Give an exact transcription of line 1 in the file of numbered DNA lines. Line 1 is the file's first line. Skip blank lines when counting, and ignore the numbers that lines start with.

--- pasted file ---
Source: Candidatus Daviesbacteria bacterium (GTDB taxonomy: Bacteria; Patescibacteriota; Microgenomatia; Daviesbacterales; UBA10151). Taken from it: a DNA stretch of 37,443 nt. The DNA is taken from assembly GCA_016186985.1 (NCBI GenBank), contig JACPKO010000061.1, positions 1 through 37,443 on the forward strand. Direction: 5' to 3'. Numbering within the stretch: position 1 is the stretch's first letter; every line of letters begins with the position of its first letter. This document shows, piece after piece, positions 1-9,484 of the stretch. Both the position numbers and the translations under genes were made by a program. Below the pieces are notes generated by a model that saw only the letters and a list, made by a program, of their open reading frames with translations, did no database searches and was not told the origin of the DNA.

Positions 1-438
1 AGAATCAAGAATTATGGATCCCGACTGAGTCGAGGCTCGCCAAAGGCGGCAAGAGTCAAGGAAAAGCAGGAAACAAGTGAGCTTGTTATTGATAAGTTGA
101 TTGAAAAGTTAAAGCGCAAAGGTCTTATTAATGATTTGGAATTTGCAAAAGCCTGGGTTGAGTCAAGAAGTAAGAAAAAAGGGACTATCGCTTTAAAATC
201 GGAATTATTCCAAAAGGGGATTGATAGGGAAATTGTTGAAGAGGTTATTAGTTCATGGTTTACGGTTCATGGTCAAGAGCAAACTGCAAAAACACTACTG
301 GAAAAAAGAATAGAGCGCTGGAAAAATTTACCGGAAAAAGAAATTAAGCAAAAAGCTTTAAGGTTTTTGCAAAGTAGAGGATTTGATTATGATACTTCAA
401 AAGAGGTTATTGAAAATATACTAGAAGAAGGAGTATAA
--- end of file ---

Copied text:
Source: Candidatus Daviesbacteria bacterium (GTDB taxonomy: Bacteria; Patescibacteriota; Microgenomatia; Daviesbacterales; UBA10151). Taken from it: a DNA stretch of 37,443 nt. The DNA is taken from assembly GCA_016186985.1 (NCBI GenBank), contig JACPKO010000061.1, positions 1 through 37,443 on the forward strand. Direction: 5' to 3'. Numbering within the stretch: position 1 is the stretch's first letter; every line of letters begins with the position of its first letter. This document shows, piece after piece, positions 1-9,484 of the stretch. Both the position numbers and the translations under genes were made by a program. Below the pieces are notes generated by a model that saw only the letters and a list, made by a program, of their open reading frames with translations, did no database searches and was not told the origin of the DNA.